The dose-dependent psychomotor effects of intravenous delta-9-tetrahydrocannabinol (Δ9-THC) in humans.
Authors of this article are:
Boggs DL Cortes-Briones JA Surti T Luddy C Ranganathan M Cahill JD Sewell AR D’Souza DC Skosnik PD.
A summary of the article is shown below:
BACKGROUND: Binding studies have demonstrated that levels of the cannabinoid receptor type-1 are highest in the basal ganglia and cerebellum, two areas critical for motor control. However, no studies have systematically examined the dose-related effects of intravenous delta-9-tetrahydrocannabinol, the primary cannabinoid receptor type-1 partial agonist in cannabis, on broad domains of psychomotor function in humans.AIMS: Therefore, three domains of psychomotor function were assessed in former cannabis users (cannabis abstinent for a minimum of three months; n=23) in a three test-day, within-subject, double-blind, randomized, cross-over, and counterbalanced study during which they received intravenous delta-9-tetrahydrocannabinol (placebo, 0.015 mg/kg, and 0.03 mg/kg).METHODS: Gross motor function was assessed via the Cambridge Neuropsychological Test Automated Battery Motor Screening Task, fine motor control via the Lafayette Instrument Grooved Pegboard task, and motor timing via a Paced Finger-Tapping Task. In addition, the Cambridge Neuropsychological Test Automated Battery Rapid Visual Processing Task was utilized to determine whether delta-9-tetrahydrocannabinol-induced motor deficits were confounded by disruptions in sustained attention. Results/outcomes: Delta-9-tetrahydrocannabinol resulted in robust dose-dependent deficits in fine motor control (Grooved Pegboard Task) and motor timing (Paced Finger-Tapping Task), while gross motor performance (Motor Screening Task) and sustained attention (Rapid Visual Processing Task) were unimpaired. Interestingly, despite the observed dose-dependent increases in motor impairment and blood levels of delta-9-tetrahydrocannabinol, subjects reported similar levels of intoxication in the two drug conditions.CONCLUSIONS/INTERPRETATION: These data suggest that while several domains of motor function are disrupted by delta-9-tetrahydrocannabinol, subjective feelings of intoxication are dissociable from cannabinoid-induced psychomotor effects. Results are discussed in terms of the potential neural mechanisms of delta-9-tetrahydrocannabinol in motor structures.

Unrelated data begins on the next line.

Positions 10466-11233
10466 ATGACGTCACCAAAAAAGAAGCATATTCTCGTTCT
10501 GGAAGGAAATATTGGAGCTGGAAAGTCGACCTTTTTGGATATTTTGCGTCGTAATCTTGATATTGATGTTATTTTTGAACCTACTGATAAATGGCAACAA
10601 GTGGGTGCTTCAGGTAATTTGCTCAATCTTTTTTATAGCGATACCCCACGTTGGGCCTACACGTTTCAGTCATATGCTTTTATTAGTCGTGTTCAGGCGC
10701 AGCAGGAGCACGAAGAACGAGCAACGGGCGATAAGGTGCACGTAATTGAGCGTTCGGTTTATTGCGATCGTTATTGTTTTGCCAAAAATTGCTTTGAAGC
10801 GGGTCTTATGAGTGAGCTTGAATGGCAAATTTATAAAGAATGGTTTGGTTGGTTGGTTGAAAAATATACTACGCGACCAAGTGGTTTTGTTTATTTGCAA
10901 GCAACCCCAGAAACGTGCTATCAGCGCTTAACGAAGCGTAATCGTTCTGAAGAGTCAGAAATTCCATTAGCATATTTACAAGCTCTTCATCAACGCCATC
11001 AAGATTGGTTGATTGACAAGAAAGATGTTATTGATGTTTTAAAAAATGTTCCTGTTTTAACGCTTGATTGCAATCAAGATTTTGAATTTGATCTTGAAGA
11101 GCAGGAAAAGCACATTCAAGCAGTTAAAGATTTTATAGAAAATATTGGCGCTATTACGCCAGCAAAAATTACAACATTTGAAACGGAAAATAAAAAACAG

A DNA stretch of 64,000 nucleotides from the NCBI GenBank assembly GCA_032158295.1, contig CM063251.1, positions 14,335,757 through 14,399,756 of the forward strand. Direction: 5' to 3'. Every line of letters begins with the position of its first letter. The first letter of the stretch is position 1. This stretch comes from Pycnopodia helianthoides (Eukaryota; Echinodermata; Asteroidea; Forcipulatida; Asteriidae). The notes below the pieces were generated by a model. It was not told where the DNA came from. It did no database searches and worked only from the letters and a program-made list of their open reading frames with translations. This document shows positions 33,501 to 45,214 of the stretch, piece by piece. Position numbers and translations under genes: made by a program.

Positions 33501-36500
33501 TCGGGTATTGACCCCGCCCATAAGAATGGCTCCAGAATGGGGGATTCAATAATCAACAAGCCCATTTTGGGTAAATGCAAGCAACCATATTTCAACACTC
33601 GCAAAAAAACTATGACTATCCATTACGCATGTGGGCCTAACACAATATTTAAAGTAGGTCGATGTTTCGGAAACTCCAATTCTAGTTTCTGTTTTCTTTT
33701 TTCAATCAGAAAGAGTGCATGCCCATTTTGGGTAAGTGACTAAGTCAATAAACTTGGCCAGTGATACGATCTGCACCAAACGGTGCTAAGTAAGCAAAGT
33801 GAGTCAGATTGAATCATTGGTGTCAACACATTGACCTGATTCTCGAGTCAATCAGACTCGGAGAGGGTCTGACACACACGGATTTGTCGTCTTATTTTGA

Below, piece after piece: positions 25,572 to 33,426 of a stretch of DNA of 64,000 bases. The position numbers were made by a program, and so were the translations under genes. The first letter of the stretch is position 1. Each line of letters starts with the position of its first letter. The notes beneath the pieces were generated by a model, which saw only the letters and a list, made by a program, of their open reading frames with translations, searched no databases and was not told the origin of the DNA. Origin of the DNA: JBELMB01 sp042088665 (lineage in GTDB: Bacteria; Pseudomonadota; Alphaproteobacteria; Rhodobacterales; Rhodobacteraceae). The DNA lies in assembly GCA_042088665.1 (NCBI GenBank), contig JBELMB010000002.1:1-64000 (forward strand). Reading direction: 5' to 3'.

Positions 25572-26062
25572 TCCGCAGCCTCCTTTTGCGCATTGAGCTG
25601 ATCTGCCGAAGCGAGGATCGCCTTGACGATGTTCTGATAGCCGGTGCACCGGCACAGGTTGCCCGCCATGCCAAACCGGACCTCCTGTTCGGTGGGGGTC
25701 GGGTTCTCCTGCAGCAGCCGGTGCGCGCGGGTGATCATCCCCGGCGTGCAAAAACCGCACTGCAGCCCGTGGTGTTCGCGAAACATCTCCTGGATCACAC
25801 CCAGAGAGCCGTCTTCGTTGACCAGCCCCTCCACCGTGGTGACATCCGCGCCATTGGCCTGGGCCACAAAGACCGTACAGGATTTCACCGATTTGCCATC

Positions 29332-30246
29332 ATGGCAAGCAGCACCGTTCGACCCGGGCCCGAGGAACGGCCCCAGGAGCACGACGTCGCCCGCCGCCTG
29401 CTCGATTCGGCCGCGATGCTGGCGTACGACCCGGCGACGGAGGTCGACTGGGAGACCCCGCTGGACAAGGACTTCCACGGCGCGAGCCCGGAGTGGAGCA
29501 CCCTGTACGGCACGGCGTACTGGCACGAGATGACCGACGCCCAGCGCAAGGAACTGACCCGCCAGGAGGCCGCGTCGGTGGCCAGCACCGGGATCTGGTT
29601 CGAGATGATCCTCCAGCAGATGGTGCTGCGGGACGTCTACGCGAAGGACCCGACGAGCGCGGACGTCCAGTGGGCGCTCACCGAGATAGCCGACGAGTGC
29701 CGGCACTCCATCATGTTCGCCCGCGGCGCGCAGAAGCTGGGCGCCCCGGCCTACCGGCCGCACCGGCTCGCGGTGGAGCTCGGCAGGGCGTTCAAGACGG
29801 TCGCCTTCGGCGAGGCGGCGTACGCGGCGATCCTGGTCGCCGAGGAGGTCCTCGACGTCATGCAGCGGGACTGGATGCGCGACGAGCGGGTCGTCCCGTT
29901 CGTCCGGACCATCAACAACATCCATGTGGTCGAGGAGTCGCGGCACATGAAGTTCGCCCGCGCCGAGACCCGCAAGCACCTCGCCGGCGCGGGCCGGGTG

Check out the article’s website on Pubmed for more information:
This article is a good source of information and a good way to become familiar with topics such as: Cannabis;psychomotor;tetrahydrocannabinol.
Categories: Science News